Saudi Arabia could reduce its daily crude oil shipments abroad by as much as 1 million barrels next month, Reuters reports, quoting unnamed sources close to Riyadh. According to them, the move would be motivated by weaker demand due to seasonal patterns in consumption and Saudi Arabia’s commitment to the new production cut agreed last week in Vienna.
In total, the sources said, Riyadh will likely export an average 7.3 million bpd in January. This compares with less than 8 million bpd this month, also a decline from November, when the Kingdom exported 8.3 million bpd.
Saudi Arabia will once again shoulder the greatest burden of the OPEC-wide cuts, cutting 500,000 bpd from its December production levels, which stand at an average 10.7 million bpd, the same as in October. The cartel and its partners agreed to cut production from October levels, by 2.5 percent for every OPEC member besides Libya, Iran, and Venezuela.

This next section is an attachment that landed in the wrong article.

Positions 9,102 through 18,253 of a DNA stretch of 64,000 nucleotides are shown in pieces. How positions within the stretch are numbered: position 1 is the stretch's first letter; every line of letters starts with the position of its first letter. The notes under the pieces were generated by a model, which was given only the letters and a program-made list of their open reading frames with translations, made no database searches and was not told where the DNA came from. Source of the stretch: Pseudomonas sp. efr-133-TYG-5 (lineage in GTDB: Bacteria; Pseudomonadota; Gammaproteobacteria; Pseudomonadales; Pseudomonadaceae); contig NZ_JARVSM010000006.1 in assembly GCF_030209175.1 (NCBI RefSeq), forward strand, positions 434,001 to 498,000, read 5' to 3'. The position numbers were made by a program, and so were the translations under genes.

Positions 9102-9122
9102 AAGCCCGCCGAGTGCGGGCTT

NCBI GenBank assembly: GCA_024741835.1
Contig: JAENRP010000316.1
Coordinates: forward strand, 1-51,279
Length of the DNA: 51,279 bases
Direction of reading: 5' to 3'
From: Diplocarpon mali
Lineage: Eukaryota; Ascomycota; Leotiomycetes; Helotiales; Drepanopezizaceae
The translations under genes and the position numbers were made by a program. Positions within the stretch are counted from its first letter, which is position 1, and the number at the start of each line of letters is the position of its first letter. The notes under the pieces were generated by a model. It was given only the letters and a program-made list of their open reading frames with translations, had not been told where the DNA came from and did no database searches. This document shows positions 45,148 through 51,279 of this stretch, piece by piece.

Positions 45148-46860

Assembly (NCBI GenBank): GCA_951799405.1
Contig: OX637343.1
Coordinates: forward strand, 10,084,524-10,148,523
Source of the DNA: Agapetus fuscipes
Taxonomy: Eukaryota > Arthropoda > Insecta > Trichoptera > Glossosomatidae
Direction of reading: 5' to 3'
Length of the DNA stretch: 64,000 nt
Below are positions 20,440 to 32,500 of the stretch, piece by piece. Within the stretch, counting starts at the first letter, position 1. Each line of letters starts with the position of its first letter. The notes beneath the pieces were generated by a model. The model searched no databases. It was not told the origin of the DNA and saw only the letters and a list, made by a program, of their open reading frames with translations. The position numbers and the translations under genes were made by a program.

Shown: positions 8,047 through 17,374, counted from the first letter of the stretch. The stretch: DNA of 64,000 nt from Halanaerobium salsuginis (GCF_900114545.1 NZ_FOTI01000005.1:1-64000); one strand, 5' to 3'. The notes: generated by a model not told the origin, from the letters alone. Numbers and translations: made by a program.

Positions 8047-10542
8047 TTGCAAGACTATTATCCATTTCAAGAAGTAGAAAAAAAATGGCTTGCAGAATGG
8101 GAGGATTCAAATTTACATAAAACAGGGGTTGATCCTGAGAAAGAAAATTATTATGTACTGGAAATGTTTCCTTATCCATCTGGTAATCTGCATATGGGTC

Saudi Arabia pumped a record-high of over 11 million bpd in November, after in June, the Kingdom agreed with Russia and other OPEC members to start increasing production again as Brent soared over US$80 a barrel to the disgruntlement of large importers such as India and the United States.
In exports, Saudi Arabia’s hit their highest in 20 months in September, according to data by the Joint Organisations Data Initiative (JODI) database, which collects self-reported oil figures from 114 countries. The Kingdom’s production in early November probably hit the highest on record, on the back of high customer requests made in early October when the market feared a hefty loss of Iranian supply last month.
Over September, October and November, however, Riyadh gradually cut shipments to the United States in a bid to prop up fast-falling prices. This month the cuts will continue, globally, due to weak seasonal demand.
By Irina Slav for Oilprice.com
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